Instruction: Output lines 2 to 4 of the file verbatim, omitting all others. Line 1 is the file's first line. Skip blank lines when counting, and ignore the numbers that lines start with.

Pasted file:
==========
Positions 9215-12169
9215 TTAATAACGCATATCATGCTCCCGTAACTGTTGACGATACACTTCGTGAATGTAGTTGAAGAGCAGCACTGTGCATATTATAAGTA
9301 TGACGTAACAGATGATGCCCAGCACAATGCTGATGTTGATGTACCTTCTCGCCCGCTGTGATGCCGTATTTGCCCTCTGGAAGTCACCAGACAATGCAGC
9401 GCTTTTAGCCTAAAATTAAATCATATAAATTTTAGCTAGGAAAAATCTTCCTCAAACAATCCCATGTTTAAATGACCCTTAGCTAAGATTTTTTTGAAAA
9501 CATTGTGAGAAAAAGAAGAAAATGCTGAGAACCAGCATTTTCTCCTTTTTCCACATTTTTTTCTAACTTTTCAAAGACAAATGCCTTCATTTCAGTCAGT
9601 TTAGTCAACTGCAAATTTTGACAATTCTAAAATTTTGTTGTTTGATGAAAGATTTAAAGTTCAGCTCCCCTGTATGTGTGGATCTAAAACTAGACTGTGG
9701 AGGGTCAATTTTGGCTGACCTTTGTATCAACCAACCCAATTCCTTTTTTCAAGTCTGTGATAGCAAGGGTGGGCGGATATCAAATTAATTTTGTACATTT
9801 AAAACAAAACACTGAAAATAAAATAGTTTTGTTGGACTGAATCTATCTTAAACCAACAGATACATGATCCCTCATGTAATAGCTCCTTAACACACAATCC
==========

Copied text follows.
9215 TTAATAACGCATATCATGCTCCCGTAACTGTTGACGATACACTTCGTGAATGTAGTTGAAGAGCAGCACTGTGCATATTATAAGTA
9301 TGACGTAACAGATGATGCCCAGCACAATGCTGATGTTGATGTACCTTCTCGCCCGCTGTGATGCCGTATTTGCCCTCTGGAAGTCACCAGACAATGCAGC
9401 GCTTTTAGCCTAAAATTAAATCATATAAATTTTAGCTAGGAAAAATCTTCCTCAAACAATCCCATGTTTAAATGACCCTTAGCTAAGATTTTTTTGAAAA